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Just like many other realms of culture, the contemporary art scene is a greatly male dominated area. Today, we are trying to correct this by recognizing the work of few female artists who are constantly breaking new ground with their work. 

 

What follows is our look at the work of contemporary female artists whose diversity of practices and contributions to the avant-garde movements of our time have been enormous, yet very often overlooked and unrecognized. Not only that these extraordinary women influenced the history of contemporary art, but they are, most certainly, going to shape its future. All of them opted to methodically explore the new reality of the art realm after the feminist movement.

Marina Abramović - Pioneer of Performance Art

We are going to start this list with one of the biggest names on the contemporary art scene. Marina Abramović is a New York based performance artist whose work explores the relationship between the performer and the audience, limitations of the body and the vast possibilities of the mind. With a highly lucrative career, which spans over four decades, Abramović has been rightfully described as the pioneer of performance art.

In 2010, the Museum of Modern Art held a major retrospective and performance recreation of her work, which stands as the biggest exhibition of performance art in the history of MoMA. During the exhibition, Abramović performed The Artist is Present, a 736-hour and 30-minute static, silent piece, in which she sat immobile in the atrium of the museum while audience members were invited to take turns sitting opposite her.

 

 

Cindy Sherman - Highly Provocative

Cindy Sherman (Cynthia Morris Sherman) is a renowned American contemporary artist, photographer and film director, best known for her conceptual portraits that raise challenging questions about the role and representation of women in modern society. Sherman broke globally in the early 1980s when her series of 69 black and white photographs, titled Untitled Film Stills achieved international recognition as the gems of feminist photography. The series consisted of photographs showing the artist posing in different roles and settings, resulting in images so powerfully reminiscent of film stills typical of Italian neorealism or American film noir. Sherman’s highly provocative work wonderfully incorporates various influences of feminism, performance art, as well as cultural criticism, and the body and identity politics.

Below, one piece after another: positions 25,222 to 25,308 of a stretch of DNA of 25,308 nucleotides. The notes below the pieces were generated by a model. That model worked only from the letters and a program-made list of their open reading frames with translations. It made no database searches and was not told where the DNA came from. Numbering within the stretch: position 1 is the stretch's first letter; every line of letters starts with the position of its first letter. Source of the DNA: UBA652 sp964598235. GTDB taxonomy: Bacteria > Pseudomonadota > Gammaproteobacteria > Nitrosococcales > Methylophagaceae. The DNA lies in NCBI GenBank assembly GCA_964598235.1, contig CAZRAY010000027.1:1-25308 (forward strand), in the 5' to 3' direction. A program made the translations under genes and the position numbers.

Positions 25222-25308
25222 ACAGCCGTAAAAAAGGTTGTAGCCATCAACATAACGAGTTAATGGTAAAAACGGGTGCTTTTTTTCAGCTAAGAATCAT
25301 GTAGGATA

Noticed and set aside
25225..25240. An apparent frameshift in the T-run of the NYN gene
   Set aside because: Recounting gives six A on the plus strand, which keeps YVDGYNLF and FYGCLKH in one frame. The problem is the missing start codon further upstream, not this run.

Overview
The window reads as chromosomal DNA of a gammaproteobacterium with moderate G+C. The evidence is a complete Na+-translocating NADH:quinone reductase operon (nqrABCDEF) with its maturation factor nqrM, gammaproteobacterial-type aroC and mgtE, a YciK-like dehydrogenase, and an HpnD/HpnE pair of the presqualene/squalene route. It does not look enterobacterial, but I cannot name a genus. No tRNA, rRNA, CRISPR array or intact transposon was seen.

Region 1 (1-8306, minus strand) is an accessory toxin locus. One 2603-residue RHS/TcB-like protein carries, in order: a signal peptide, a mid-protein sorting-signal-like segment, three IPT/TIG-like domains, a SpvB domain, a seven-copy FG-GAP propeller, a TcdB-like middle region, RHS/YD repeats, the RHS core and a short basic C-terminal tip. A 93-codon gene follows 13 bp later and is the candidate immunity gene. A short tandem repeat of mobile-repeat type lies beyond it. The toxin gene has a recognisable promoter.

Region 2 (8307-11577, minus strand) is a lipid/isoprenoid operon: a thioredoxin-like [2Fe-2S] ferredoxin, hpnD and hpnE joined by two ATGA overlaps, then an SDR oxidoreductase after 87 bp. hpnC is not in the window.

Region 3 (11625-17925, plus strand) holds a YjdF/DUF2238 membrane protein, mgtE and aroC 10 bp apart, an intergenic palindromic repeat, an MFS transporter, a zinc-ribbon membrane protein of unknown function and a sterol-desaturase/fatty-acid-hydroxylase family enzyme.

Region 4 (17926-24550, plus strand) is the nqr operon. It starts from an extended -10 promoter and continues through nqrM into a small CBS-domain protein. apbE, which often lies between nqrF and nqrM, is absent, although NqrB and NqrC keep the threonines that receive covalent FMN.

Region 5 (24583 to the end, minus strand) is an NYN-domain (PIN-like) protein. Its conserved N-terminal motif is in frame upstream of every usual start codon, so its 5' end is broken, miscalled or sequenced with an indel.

Vanessa Beecroft - Existential Encounters Between the Models and the Audience

Vanessa Beecroft is a Los Angeles based Italian contemporary female artist, internationally recognized for her large scale performance art that addresses conceptual and aesthetic concerns, and often involves nude female models. Beecroft’s performances stand as existential encounters between the models and audience, which are successfully turned into separate, self sufficient pieces as Beecroft takes photographs and video recordings of her live performances. Each of Beecroft’s performances is created for a specific location and usually references the political, historical, or social associations of the place where it is held. Deceptively simple in its execution, the art of Vanessa Beecroft provokes questions around identity politics and voyeurism in the complex relationship between the viewer, model and the context.

 

 

 

Barbara Kruger - Exploring Gender and Identity